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Indian IT: Striving for a better future?

Nov 10, 2008

Indian IT companies announced their September quarter results amidst the worst crisis the industry is facing since the start of this millennium. This time around, the financial crisis has badly hit the BFSI (banking, financial services and insurance) segment, which has been the major revenue source for Indian IT firms. However, despite the turmoil IT majors like Infosys, TCS, Wipro and Satyam managed to register decent topline and bottomline growth during the said quarter. However, managements of all these companies have indicated caution for the coming few quarters as dust settles on the crisis that has led to tightening of technology budgets.

Indian IT: Consolidated performance*
Consolidated financial snapshot Consolidated Consolidated Change
(Rs m) 1QFY09 2QFY09  
Sales 199,220 217,103 9.0%
Expenditure 150,919 161,733 7.2%
Operating profit (EBDITA) 48,301 55,369 14.6%
Operating profit margin (%) 24.2% 25.5%  
Other income 3,204 1,218 -62.0%
Interest 1,954 5,475 180.1%
Depreciation 3,804 1,341 -64.8%
Profit before tax 45,746 49,771 8.8%
Tax 5,273 7,092 34.5%
Minority interest 100 114 14.2%
Equity in earning of affiliates 106 113 6.4%
Profit after tax/(loss) 40,479 42,905 6.0%
Net profit margin (%) 20.3% 19.8%  
* Consolidation of results of Infosys, TCS, Satyam and Wipro

If we consolidate the July to September 2008 numbers of the four key players, sales have grown by 9% QoQ. Operating profits are up 15% QoQ on the back of a slight improvement in operating margins. The improvement in operating margins was largely on account of better utilisation of resources and depreciation of rupee against dollar. Lower base effect due to the impact of salary hikes in 1QFY09 also led to sequential margin improvement during 2QFY09.

As for the combined bottomline, the same registered a growth of 6% QoQ during 2QFY09. The pace, however, was slower than topline growth as companies were impacted by sharp rise in interest expense. For instance, Satyam recorded a 130% QoQ rise in interest expense, while Wipro recorded a jump of 48% QoQ. The impact on bottomline was also on the back of a 62% QoQ decline in other income.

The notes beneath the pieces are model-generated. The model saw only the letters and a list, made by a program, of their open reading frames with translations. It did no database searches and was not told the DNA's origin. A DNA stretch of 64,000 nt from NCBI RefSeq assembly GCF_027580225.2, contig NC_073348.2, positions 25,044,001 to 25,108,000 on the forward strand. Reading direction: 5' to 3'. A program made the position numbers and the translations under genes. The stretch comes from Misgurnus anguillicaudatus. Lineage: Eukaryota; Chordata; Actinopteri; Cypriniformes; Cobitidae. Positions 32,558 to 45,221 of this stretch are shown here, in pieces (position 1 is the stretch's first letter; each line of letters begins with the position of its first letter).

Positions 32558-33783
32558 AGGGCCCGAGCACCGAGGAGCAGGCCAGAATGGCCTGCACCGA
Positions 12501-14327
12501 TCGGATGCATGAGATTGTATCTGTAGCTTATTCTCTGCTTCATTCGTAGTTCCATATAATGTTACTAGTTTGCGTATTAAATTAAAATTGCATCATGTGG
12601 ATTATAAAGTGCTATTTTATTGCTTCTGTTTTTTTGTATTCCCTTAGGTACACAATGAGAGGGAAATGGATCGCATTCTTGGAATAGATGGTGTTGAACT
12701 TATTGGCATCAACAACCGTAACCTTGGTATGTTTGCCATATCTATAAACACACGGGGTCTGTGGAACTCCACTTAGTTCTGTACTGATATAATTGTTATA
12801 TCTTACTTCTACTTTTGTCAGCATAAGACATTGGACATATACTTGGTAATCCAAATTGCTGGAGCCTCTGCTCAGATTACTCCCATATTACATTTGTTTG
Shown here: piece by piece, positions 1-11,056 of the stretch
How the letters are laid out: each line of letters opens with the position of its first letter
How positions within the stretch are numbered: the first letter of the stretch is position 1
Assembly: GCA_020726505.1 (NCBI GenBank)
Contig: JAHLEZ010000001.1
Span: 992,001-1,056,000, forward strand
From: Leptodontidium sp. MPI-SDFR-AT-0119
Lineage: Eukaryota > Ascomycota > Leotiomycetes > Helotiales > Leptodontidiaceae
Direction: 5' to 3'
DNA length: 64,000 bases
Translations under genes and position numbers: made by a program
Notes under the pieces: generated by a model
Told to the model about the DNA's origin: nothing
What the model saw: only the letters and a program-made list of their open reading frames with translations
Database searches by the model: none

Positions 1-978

What to expect?
While the September quarter’s performance was muted for these companies, it did not reflect the real impact of collapse of some major investment banks and financial institutions. In the US, who are among the key clients for some of these Indian firms. Considering that industry research firms like Gartner have indicated that technology spending is going to slow down significantly going forward as businesses cut back on budgets following the spreading of economic crisis, the next few quarters are expected to be tough for Indian It companies.

Gartner has in fact lowered its projection for global IT spending (on hardware, software and technology services) in 2009. It now estimates that technology spending could rise by only 2.3% in 2009 (as against the earlier estimates of 5.8%). Gartner expects the US and Western European countries to be the worst affected from the slowdown in technology spending. Considering that these two regions contribute around 75% to the total global technology spend, a slowdown there can severely impact the fortunes of the technology industry in India.

Although the overall situation looks pretty grim from a short to medium term perspective, we can take respite from the fact that Indian IT firms are trying to increase exposure to other markets like Eastern Europe, Middle East and Asia-Pacific, which is likely to stand them in good stead going forward.

The recent report from Nasscom has indicated that Indian IT companies can target the Japanese market, which is the world’s second largest economy and is highly dependent on technology. The Japanese IT services market stands at US$ 108 bn. Currently, India’s share of the same is mere US$ 1 bn to US$ 1.5 bn. The ageing Japanese economy is facing acute manpower shortage and strong global competition in terms of cost as well as innovation can open a new window for Indian IT firms.

We also believe that valuations of some of the leading companies are already factoring a deep slump in demand. The risk-return balance for investors in these stocks is currently favouring the latter. While we cannot say for sure how these stocks will behave in the short term, they present a compelling investment proposition for long term investors.

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